English   español  
Please use this identifier to cite or link to this item: http://hdl.handle.net/10261/222950
Share/Impact:
Statistics
logo share SHARE logo core CORE   Add this article to your Mendeley library MendeleyBASE

Visualizar otros formatos: MARC | Dublin Core | RDF | ORE | MODS | METS | DIDL | DATACITE
Exportar a otros formatos:

Title

An overview on fecal branched short-chain fatty acids along human life and as related with body mass index: Associated dietary and anthropometric factors

AuthorsRios-Covián, David ; González, Sonia; Nogacka, Alicja; Arboleya, Silvia ; Salazar, Nuria ; Gueimonde Fernández, Miguel ; González de los Reyes-Gavilán, Clara
KeywordsShort-chain fatty acids
Branched short-chain fatty acids
Isovaleric acid
Isobutyric acid
BMI
Age
Diet
Issue Date27-May-2020
PublisherFrontiers Media
CitationFrontiers in Microbiology 11: 973 (2020)
AbstractShort-chain fatty acids (SCFA) are the main bacterial products of the catabolism of carbohydrates and proteins in the gut, and their role is essential in host–microbiota interactions. Acetic, propionic, and butyric acids are the major SCFA produced in the gut, and they have been extensively studied. In contrast, branched short-chain fatty acids (BCFA), mainly isovaleric and isobutyric acids, are produced in less amounts and their fecal levels in different human groups, intestinal microbial producing populations, and influence on health are insufficiently known. They have been proposed as markers of protein fermentation, which leads to the concomitant production of other fermentation products that can be harmful for the colon epithelium. In this context, the aim of this study was to shed light into the production of BCFA by the human intestinal microbiota, as related to age, body mass index (BMI), and diet. Fecal levels of the different SCFA were analyzed by gas chromatography in 232 healthy individuals with ages between 3 months and 95 years, and BMI in adults ranging from 19 to 54. Dietary assessments in adults were obtained through a food frequency questionnaire (FFQ). Molar proportions of BCFA in feces were strongly and positively related with aging. However, not a significant relationship was obtained between BCFA and BMI. A negative correlation was found between the consumption of dietary insoluble fiber and fecal levels of BCFA. More studies are needed for improving our understanding on the relationship of BCFA production profile with the intestinal microbiota composition and human health.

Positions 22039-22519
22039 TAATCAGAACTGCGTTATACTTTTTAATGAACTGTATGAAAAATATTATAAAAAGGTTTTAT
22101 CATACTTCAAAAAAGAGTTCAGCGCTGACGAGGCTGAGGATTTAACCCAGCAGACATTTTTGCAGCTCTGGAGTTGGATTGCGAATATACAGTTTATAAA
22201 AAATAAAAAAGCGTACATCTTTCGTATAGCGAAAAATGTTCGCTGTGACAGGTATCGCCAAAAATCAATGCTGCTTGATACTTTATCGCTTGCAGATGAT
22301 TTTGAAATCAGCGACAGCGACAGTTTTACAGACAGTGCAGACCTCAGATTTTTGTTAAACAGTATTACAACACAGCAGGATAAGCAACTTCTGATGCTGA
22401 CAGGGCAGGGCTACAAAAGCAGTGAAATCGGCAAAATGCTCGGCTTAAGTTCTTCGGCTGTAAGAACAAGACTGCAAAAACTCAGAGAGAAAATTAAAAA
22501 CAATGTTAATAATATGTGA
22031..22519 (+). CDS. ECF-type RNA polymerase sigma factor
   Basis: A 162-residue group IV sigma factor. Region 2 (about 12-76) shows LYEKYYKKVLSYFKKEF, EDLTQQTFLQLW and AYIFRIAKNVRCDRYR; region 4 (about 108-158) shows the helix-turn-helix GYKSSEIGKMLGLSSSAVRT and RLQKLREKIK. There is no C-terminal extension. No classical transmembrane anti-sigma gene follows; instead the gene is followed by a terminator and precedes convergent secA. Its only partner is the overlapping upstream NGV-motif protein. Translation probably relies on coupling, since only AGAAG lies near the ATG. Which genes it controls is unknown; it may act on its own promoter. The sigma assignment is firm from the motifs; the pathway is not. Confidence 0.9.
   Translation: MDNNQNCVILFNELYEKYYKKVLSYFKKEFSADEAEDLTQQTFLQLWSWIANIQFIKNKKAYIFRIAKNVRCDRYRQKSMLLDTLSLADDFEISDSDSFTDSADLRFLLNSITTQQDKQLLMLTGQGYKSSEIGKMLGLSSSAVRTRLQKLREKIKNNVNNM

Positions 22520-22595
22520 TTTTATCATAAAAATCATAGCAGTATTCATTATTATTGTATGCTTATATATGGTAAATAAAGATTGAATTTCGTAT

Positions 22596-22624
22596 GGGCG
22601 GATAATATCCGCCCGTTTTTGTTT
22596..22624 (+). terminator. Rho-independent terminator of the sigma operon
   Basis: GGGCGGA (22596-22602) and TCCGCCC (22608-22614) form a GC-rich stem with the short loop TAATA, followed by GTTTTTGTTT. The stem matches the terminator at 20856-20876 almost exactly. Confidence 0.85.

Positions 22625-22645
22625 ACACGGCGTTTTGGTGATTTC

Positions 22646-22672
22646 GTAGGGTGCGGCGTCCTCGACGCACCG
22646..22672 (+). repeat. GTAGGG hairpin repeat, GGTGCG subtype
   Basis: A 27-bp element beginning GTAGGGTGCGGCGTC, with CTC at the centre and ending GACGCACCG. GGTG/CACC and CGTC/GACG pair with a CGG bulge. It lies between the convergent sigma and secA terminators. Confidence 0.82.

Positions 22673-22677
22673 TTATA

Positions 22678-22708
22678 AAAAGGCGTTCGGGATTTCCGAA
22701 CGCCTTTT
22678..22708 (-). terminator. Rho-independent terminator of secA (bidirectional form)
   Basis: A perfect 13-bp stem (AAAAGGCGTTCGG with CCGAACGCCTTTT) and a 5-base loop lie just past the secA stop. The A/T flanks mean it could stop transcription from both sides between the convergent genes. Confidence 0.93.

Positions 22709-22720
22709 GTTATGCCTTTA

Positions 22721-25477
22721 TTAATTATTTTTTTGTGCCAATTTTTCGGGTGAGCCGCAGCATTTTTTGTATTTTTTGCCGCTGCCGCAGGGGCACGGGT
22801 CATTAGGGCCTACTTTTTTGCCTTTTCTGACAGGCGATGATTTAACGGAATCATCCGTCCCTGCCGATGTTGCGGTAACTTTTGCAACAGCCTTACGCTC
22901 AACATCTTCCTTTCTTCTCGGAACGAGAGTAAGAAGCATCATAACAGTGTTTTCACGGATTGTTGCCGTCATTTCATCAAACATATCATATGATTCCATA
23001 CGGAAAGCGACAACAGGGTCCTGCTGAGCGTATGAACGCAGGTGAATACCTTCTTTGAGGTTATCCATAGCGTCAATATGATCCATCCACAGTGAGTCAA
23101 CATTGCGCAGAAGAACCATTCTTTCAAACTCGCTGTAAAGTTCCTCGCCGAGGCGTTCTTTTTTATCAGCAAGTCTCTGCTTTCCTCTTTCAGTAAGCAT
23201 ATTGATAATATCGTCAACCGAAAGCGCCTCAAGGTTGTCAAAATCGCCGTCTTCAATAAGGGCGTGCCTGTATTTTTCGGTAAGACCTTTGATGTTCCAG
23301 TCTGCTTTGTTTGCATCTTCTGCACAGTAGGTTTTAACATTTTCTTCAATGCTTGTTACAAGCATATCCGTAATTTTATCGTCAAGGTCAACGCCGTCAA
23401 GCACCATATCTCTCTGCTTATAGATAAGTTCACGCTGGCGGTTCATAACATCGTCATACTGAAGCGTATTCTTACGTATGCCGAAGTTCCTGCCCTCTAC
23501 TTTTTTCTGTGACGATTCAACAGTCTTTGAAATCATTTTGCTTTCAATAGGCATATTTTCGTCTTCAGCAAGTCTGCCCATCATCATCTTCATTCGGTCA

Publisher version (URL)http://dx.doi.org/10.3389/fmicb.2020.00973
URIhttp://hdl.handle.net/10261/222950
DOI10.3389/fmicb.2020.00973
ISSN1664-302X
Appears in Collections:(IPLA) Artículos
Files in This Item:
File Description SizeFormat 
Overview_fecal.pdf1,47 MBAdobe PDFThumbnail
View/Open
Show full item record
Review this work
 

Related articles:


WARNING: Items in Digital.CSIC are protected by copyright, with all rights reserved, unless otherwise indicated.